I’m the type of person who does plenty of research before purchasing anything–even a pair of shoes. I want to know who else has bought them, if they’re comfortable, if they run large or small, if they’re good quality, etc.  I don’t spend as much time on the website that describes the shoes. Why would I? I know the shoe company isn’t going to share any negatives about their shoes. I want honest feedback from the people who’ve worn the shoes so I look at customer reviews.

If I’m doing all of this for a pair of shoes, why wouldn’t I look at the resident reviews for an apartment I’m considering? Just like the shoe company, I’m not going to fully trust an apartment website. They say they are a luxury community and they take care of all maintenance requests within 48 hours, but I want the feedback of people who live there.

I’m not the only one looking for resident reviews. Today’s consumer’s place a heavy weight on what their peers are saying about products they purchase.  For this reason, the name of the game isn’t only about getting resident reviews– it’s making sure the reviews show your community in a positive light. Here are a few tips!

1) Today’s renters are more likely than ever to check out a community’s reviews before leasing—so make sure they’re looking at you

In most cases, prospective residents are researching possible new homes online before even stepping foot inside a leasing office. A search for something as simple as “apartments in Denver” floods a prospect with a multitude of websites and reviews.

Google+ results

Ensure that they see your property by creating a Google Place page. A Google Place page not only gives prospective renters your location and information, but it also provides reviews from current and past residents. The more reviews your community has the more important Google considers it. Encourage your residents to share their experiences here and not only will it impress prospects, but it will increase your SEO too!

2) Don’t be afraid to ask for reviews

Some property operators are wary about asking residents for reviews because they don’t know what will be said. Many would rather have a page with no reviews than deal with this uncertainty. However, there are many ways to curb negative reviews and promote positive ones:

  • Place flyers on residents’ doors or in your leasing office with a simple straightforward message: if they share their experience on Apartment Ratings, Facebook, or Google Place, they will be awarded a $5 gift card. However, in order to receive a gift card, they will have to sign the review with at least their first name. Requiring a name will ensure that the correct person is getting the gift card while simultaneously decreasing the likelihood of a scathing review. This is because 1) there is now accountability as opposed to hiding behind an “anonymous” signature and, 2) collecting a gift card requires that the resident come into the office. It would take a very bold person to ask for a gift card after writing a not-so-nice review!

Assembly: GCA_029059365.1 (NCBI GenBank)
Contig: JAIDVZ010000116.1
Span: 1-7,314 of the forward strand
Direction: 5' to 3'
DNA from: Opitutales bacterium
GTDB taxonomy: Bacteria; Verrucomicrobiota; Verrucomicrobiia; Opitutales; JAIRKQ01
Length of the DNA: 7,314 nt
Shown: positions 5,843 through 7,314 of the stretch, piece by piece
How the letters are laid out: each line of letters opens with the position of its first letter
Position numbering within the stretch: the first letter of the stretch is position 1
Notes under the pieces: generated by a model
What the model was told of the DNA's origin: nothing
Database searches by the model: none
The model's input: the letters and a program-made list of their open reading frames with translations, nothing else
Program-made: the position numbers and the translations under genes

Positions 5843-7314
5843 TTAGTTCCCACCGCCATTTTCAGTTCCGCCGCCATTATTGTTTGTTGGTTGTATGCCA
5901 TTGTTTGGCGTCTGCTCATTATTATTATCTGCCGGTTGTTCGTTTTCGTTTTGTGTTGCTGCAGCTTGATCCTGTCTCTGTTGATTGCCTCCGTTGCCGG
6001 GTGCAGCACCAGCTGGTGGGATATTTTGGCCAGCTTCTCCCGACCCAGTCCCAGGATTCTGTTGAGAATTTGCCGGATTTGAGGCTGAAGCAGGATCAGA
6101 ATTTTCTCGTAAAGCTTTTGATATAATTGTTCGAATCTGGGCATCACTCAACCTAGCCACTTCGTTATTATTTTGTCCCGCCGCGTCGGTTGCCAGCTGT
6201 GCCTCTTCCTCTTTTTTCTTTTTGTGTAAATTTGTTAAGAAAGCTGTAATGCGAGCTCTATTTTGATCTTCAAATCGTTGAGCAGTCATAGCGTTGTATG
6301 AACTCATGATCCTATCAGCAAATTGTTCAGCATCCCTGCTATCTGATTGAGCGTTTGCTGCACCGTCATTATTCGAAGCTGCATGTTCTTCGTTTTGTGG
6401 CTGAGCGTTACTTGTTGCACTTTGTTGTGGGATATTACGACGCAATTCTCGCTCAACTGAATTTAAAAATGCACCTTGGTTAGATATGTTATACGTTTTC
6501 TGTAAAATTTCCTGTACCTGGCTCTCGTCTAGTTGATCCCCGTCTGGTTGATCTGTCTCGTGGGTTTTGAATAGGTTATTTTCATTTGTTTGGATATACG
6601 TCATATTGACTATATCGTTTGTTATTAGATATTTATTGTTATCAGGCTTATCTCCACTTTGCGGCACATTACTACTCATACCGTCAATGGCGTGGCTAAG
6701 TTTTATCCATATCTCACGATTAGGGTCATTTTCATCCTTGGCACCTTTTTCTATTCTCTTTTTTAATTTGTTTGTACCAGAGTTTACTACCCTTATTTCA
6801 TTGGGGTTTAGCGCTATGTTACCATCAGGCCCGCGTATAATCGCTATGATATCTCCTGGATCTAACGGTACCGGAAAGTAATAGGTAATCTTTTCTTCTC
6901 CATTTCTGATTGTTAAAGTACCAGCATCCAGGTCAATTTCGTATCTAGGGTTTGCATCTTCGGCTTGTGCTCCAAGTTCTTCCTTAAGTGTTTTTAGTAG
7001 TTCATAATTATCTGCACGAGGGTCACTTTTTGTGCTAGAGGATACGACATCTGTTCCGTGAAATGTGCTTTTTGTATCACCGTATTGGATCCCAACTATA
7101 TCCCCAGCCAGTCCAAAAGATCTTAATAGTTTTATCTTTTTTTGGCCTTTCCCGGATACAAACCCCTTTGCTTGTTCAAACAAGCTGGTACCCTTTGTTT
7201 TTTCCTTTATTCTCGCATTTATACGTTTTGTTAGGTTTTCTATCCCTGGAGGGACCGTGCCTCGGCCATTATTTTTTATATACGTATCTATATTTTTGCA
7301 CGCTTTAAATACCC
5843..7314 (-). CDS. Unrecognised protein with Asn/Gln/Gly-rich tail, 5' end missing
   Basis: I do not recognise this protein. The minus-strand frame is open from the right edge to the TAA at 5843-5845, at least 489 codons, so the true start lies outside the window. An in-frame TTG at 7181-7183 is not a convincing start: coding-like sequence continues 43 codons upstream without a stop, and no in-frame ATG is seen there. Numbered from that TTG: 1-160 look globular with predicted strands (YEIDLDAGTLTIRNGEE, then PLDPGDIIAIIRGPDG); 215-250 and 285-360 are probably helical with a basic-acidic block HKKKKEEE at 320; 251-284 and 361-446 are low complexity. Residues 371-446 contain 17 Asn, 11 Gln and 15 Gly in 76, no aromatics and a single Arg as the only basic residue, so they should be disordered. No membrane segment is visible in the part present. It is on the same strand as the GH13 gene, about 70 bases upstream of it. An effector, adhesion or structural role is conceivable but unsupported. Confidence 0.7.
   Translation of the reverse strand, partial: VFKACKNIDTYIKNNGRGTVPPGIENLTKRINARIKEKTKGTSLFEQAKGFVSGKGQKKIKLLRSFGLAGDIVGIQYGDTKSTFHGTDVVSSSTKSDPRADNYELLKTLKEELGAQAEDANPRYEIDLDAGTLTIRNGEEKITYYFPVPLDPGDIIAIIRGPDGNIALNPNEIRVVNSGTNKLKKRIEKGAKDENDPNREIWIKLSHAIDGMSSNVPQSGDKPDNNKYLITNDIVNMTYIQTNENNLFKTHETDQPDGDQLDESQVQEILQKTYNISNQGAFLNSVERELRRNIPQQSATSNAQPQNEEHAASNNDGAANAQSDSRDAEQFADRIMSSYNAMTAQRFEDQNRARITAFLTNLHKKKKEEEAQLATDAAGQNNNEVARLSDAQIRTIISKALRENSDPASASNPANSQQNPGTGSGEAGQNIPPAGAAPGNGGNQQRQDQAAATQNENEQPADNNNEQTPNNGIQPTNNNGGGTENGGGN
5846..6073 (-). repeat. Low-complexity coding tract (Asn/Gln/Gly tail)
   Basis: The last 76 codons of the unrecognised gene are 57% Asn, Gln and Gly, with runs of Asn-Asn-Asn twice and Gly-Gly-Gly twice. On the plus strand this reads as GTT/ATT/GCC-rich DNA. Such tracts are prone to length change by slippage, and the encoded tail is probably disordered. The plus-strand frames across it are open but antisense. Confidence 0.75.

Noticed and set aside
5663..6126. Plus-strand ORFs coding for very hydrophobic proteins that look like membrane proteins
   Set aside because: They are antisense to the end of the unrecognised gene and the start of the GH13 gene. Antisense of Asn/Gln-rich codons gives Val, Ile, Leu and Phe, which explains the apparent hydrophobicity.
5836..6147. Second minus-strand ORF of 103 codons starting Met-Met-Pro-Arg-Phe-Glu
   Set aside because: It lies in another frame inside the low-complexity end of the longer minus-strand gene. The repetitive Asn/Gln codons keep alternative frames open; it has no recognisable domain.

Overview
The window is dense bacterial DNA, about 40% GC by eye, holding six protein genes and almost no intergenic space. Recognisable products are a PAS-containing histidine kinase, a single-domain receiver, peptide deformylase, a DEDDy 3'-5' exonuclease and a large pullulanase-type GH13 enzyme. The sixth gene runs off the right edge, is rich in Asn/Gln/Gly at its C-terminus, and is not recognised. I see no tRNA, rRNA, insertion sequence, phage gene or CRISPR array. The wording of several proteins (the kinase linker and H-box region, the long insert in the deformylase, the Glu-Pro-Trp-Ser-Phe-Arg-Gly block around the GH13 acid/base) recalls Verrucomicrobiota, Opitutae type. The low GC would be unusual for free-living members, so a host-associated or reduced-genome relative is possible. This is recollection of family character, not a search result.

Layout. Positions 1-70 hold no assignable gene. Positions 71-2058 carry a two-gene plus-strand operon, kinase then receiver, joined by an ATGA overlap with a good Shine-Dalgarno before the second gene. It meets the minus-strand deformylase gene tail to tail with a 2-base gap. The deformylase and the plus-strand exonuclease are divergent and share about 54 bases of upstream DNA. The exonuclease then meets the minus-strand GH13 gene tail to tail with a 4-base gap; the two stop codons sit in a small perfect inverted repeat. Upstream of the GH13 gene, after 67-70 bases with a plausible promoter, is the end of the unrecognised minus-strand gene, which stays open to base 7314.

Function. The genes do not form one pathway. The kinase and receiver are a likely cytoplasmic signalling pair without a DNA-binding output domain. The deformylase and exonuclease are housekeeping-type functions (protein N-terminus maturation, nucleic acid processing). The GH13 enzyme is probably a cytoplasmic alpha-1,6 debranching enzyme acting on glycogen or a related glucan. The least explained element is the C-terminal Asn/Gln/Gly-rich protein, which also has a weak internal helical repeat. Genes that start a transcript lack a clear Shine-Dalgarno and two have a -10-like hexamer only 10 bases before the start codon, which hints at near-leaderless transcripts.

• Every property has a few residents that seem to be in the leasing office almost daily. More than likely you’ve established a friendly relationship with these residents and, if asked, they would gladly post a review online for you. Have your Google Place or Apartment Ratings page already pulled up when they come in and simply ask them to write a few quick sentences. You’ll be surprised to see how willing they are.
  • When a future resident is applying or signing their lease, ask them to share their excitement about moving in! This could be as quick and easy as, “Can’t wait to move into ABC Apartments! My new apartment is huge and I’m excited to finally have access to a 24-hour gym!”

3) Don’t think a negative review will send prospects running the other way

A negative review is bound to happen; there’s almost no stopping it. However, it isn’t about how you dodge negative reviews—it is how you deal with them. In most cases, disgruntled residents posting negatively on your page did so in the heat of the moment. They may have felt as though they weren’t being heard and used a page like Apartment Ratings to vent their frustrations. Simply taking the time to respond to these negative reviews can make all the difference. This expresses to your unhappy resident and prospective renters that you care about their problems and are attentive to their needs.

A response to a negative post can be as easy as:

“John- We are so sorry to hear about this. ABC Apartments always strives to make sure our residents are as happy as possible and we clearly fell short this time. We would love to set up a time to speak with you when you’re available. Please contact the office at 555-000-000. Sincerely, Jane ABC Property Manager.”

No matter how untrue or exaggerated a pessimistic post is, it’s important to reply without arguing or attempting to prove the poster wrong. Nothing looks worse to possible renters than a combative exchange between staff and residents.  Prospective residents will be pleased to know that problems they may have in the future will be dealt with professionally.